Your credit score can make or break your real estate dreams as a first time home buyer. Especially with the stress test looming overhead while you’re scrambling to get your savings together for a down payment. Mortgage lenders always will review your credit score before pre-approving you for a mortgage for a few reasons.
- So that they know you can afford your mortgage.
- So that they know if you’ve had trouble paying off debt in the past.
- So that if they do lend you the money for your mortgage, they know you’re likely to pay them back as agreed upon in your mortgage contract.
It’s true, mortgage lenders can be a little picky when it comes to agreeing to lend out large amounts of money for homes. But, if it were your money you were lending out, wouldn’t you want to make sure you would get your money back eventually too, with interest so that it was worth your while to lend it out in the first place? Let’s look at how a credit score is calculated and what you can do to improve it before you apply to get pre-approved for the mortgage you want to fuel those real estate dreams.
To calculate your current credit score in basic terms (as the national companies that actually calculate credit scores use fancy algorithms which can get pretty complicated) there are 5 areas of your financial life that your credit score is based upon.
- The lifespan of your credit
- Your payment history
- The number of inquires into your credit history
- Public records
- The amount credit you have available vs how much of that credit you’ve used
First off, let’s talk life span.
The lifespan of your credit history is a summary of things like how long you’ve had a bank account for, how much money is in that account, how many times you’ve been in overdraft, how many credit cards you’ve had in the past and how long you’ve had them for.
For example, the longer you’ve had a credit card for, the longer your credit history will be.
The reason why they look at your credit history like this is to see how much money lenders have given you in the past, and how much money they’re willing to give you now to help decide if you’re trustworthy being responsible for a large mortgage loan.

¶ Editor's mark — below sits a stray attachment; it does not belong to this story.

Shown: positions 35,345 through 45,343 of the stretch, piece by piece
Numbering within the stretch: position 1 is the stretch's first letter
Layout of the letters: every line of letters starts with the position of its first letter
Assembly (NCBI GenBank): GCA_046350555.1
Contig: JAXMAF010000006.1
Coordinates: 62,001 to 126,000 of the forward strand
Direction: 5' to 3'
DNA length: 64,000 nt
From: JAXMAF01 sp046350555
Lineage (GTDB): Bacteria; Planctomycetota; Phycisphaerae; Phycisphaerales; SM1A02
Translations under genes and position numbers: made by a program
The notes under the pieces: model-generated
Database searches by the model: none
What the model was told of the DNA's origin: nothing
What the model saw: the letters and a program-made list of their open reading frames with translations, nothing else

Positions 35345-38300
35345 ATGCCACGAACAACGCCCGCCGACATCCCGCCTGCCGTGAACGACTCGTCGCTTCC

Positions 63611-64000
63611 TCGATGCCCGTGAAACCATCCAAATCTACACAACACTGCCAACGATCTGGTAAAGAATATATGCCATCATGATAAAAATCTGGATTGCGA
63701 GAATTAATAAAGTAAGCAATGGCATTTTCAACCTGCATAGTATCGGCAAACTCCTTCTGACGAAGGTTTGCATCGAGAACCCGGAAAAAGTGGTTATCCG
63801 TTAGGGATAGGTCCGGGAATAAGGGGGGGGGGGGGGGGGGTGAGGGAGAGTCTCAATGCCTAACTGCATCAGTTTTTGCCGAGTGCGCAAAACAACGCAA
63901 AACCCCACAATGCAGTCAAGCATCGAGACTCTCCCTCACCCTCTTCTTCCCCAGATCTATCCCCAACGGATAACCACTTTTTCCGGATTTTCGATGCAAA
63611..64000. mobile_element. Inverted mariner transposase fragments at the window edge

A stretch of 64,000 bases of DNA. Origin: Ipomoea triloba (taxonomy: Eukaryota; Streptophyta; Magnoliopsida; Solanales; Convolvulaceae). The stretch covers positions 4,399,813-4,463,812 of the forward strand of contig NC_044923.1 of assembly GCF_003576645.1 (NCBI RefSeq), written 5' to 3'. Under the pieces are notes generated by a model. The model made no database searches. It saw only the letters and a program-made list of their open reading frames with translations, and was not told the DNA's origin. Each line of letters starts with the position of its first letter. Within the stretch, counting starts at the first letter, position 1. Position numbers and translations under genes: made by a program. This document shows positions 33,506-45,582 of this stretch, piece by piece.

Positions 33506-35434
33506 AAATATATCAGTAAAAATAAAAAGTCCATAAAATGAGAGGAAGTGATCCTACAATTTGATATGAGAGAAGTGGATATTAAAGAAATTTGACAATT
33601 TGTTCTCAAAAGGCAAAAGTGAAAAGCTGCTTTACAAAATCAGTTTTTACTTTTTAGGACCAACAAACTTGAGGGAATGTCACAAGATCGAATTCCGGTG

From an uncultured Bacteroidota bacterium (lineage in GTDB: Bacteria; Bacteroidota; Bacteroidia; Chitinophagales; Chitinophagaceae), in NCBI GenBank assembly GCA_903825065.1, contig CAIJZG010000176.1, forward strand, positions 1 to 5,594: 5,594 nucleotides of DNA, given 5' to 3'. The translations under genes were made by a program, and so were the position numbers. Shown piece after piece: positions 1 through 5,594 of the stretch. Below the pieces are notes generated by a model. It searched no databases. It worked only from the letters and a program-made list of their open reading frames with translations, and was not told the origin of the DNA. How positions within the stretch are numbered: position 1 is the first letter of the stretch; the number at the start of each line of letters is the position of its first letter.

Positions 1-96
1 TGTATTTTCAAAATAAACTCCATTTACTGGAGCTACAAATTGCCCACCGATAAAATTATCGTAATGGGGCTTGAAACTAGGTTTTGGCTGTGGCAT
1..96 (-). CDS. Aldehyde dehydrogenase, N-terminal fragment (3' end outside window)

Tip #1 – if you’re wanting to get pre-approved for a mortgage as a first time home buyer and have never had a bill in your name for something like hydro or a cellphone, and you’ve never had a credit card in the past. Applying for one a year or so in advance of applying for a mortgage will help create a credit history in the financial system for you. It doesn’t mean you won’t be able to get a mortgage if you don’t have one, it just means it will be a zero in your credit score calculation if you don’t.
Next your payment history
If you’ve been given a credit card or a line of credit or even had a cellphone bill in the past, they want to know how long you’ve been trusted with those loans and whether or not you’ve been able to make your payments on time paying them back. Have you missed payments, have they forcefully closed your account because you weren’t able to make the payments. Knowing details like this gives lenders confidence in your ability (or not) to pay back the mortgage loan you’re requesting. If you can’t pay a $40 per month phone plan, it’s likely you’re not going to be able to pay back a $400 per week loan either.
Tip #2 – think back to all the bills you’ve had in the past, are there any you have missed making payment on that are still outstanding? Did you forget to return that internet box to the phone company so they keep sending you a bill asking for you to pay for it or to return the box you no longer have? Doing a thorough review to triple check that there are no skeletons in the closet that could pop up, will make sure no red flags are raised when the lender looks at your credit score.
They also look at how many times your financials have been looked into in the past